Cassini’s cosmic dust analyzer (CDA) instrument repeatedly detected miniscule rock particles rich in silicon, even before Cassini entered Saturn’s orbit in 2004. By process of elimination, the CDA team concluded these particles must be grains of silica, which is found in sand and the mineral quartz on Earth. The consistent size of the grains observed by Cassini, the largest of which were 6 to 9 nanometers, was the clue that told the researchers a specific process likely was responsible.

    On Earth, the most common way to form silica grains of this size is hydrothermal activity under a specific range of conditions; namely, when slightly alkaline and salty water that is super-saturated with silica undergoes a big drop in temperature.

    “We methodically searched for alternate explanations for the nanosilica grains, but every new result pointed to a single, most likely origin,” said co-author Frank Postberg, a Cassini CDA team scientist at Heidelberg University in Germany.

    Hsu and Postberg worked closely with colleagues at the University of Tokyo who performed the detailed laboratory experiments that validated the hydrothermal activity hypothesis. The Japanese team, led by Yasuhito Sekine, verified the conditions under which silica grains form at the same size Cassini detected. The researchers think these conditions may exist on the seafloor of Enceladus, where hot water from the interior meets the relatively cold water at the ocean bottom.

    The extremely small size of the silica particles also suggests they travel upward relatively quickly from their hydrothermal origin to the near-surface sources of the moon’s geysers. From seafloor to outer space, a distance of about 30 miles (50 kilometers), the grains spend a few months to a few years in transit, otherwise they would grow much larger.

    The authors point out that Cassini’s gravity measurements suggest Enceladus’ rocky core is quite porous, which would allow water from the ocean to percolate into the interior. This would provide a huge surface area where rock and water could interact.

    The second paper, recently published in Geophysical Research Letters, suggests hydrothermal activity as one of two likely sources of methane in the plume of gas and ice particles that erupts from the south polar region of Enceladus. The finding is the result of extensive modeling to address why methane, as previously sampled by Cassini, is curiously abundant in the plume.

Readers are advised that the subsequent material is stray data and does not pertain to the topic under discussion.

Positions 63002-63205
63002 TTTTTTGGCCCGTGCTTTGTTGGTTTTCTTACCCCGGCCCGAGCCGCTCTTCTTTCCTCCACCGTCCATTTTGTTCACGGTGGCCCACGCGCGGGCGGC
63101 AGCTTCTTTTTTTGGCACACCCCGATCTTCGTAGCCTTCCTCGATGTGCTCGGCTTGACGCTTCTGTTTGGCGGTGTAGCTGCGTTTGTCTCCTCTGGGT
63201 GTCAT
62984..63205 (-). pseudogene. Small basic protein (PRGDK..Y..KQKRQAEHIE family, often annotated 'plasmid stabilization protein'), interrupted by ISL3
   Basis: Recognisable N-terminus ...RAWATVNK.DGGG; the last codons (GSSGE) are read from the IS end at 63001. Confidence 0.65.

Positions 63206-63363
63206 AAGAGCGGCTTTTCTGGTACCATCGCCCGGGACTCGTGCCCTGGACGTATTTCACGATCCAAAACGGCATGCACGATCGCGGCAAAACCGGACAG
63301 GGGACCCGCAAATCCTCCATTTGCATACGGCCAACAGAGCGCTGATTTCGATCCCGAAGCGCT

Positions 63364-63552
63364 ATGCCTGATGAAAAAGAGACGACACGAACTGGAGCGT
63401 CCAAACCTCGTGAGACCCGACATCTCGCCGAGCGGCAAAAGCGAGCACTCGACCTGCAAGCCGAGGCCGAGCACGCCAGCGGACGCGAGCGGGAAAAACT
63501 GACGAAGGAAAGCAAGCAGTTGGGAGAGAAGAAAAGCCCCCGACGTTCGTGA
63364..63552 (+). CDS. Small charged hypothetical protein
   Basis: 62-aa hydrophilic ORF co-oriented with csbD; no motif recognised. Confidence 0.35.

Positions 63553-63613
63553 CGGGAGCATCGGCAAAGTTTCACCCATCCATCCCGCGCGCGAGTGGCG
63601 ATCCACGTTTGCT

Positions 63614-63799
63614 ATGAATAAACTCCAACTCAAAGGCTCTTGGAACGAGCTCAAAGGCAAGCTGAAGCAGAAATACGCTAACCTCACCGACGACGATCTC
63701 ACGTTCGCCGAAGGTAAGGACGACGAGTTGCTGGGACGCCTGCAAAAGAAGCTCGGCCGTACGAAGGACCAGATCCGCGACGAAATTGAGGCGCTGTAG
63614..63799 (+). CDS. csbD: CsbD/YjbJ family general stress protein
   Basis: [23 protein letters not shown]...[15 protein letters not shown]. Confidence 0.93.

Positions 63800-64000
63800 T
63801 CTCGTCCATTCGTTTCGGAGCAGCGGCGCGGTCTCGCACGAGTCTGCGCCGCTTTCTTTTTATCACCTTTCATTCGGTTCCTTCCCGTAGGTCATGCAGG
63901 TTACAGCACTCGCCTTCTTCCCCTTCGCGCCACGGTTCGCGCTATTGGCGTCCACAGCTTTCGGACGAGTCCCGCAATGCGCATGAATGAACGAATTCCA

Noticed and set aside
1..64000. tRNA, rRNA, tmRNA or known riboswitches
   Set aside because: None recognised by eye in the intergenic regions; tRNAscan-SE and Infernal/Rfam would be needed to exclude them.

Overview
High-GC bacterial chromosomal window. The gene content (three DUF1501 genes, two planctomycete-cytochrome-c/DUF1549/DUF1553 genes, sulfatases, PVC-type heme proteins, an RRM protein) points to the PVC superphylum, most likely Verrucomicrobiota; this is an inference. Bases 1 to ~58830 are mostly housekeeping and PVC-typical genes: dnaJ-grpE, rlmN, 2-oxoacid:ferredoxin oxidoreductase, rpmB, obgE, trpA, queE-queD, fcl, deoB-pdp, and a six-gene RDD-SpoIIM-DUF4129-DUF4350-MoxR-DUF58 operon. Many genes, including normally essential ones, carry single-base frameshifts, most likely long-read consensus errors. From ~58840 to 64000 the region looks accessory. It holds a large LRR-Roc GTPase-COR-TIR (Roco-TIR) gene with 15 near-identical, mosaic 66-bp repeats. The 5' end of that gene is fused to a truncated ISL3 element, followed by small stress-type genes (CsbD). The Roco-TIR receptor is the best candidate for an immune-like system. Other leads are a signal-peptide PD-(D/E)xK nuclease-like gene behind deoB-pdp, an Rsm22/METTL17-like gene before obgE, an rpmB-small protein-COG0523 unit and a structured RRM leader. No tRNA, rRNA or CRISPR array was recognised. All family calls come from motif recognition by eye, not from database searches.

The team found that, at the high pressures expected in the moon’s ocean, icy materials called clathrates could form that imprison methane molecules within a crystal structure of water ice. Their models indicate that this process is so efficient at depleting the ocean of methane that the researchers still needed an explanation for its abundance in the plume.

    In one scenario, hydrothermal processes super-saturate the ocean with methane. This could occur if methane is produced faster than it is converted into clathrates. A second possibility is that methane clathrates from the ocean are dragged along into the erupting plumes and release their methane as they rise, like bubbles forming in a popped bottle of champagne.

    The authors agree both scenarios are likely occurring to some degree, but they note that the presence of nanosilica grains, as documented by the other paper, favors the hydrothermal scenario.

    “We didn’t expect that our study of clathrates in the Enceladus ocean would lead us to the idea that methane is actively being produced by hydrothermal processes,” said lead author Alexis Bouquet, a graduate student at the University of Texas at San Antonio. Bouquet worked with co-author Hunter Waite, who leads the Cassini Ion and Neutral Mass Spectrometer (INMS) team at Southwest Research Institute in San Antonio.

    Cassini first revealed active geological processes on Enceladus in 2005 with evidence of an icy spray issuing from the moon’s south polar region and higher-than-expected temperatures in the icy surface there. With its powerful suite of complementary science instruments, the mission soon revealed a towering plume of water ice and vapor, salts and organic materials that issues from relatively warm fractures on the wrinkled surface. Gravity science results published in 2014 strongly suggested the presence of a 6-mile- (10-kilometer-) deep ocean beneath an ice shell about 19 to 25 miles (30 to 40 kilometers) thick.

    The Cassini-Huygens mission is a cooperative project of NASA, ESA (European Space Agency) and the Italian Space Agency. NASA’s Jet Propulsion Laboratory in Pasadena, California, manages the mission for the agency’s Science Mission Directorate in Washington. The Cassini CDA instrument was provided by the German Aerospace Center. The instrument team, led by Ralf Srama, is based at the University of Stuttgart in Germany. JPL is a division of the California Institute of Technology in Pasadena.

    More information about Cassini, visit:

    http://www.nasa.gov/cassini

    and

    http://saturn.jpl.nasa.gov

    See the full article here.

    Please help promote STEM in your local schools.

    STEM Icon

    Stem Education Coalition

    NASA JPL Campus

    Jet Propulsion Laboratory (JPL) is a federally funded research and development center and NASA field center located in the San Gabriel Valley area of Los Angeles County, California, United States. Although the facility has a Pasadena postal address, it is actually headquartered in the city of La Cañada Flintridge [1], on the northwest border of Pasadena. JPL is managed by the nearby California Institute of Technology (Caltech) for the National Aeronautics and Space Administration. The Laboratory’s primary function is the construction and operation of robotic planetary spacecraft, though it also conducts Earth-orbit and astronomy missions. It is also responsible for operating NASA’s Deep Space Network.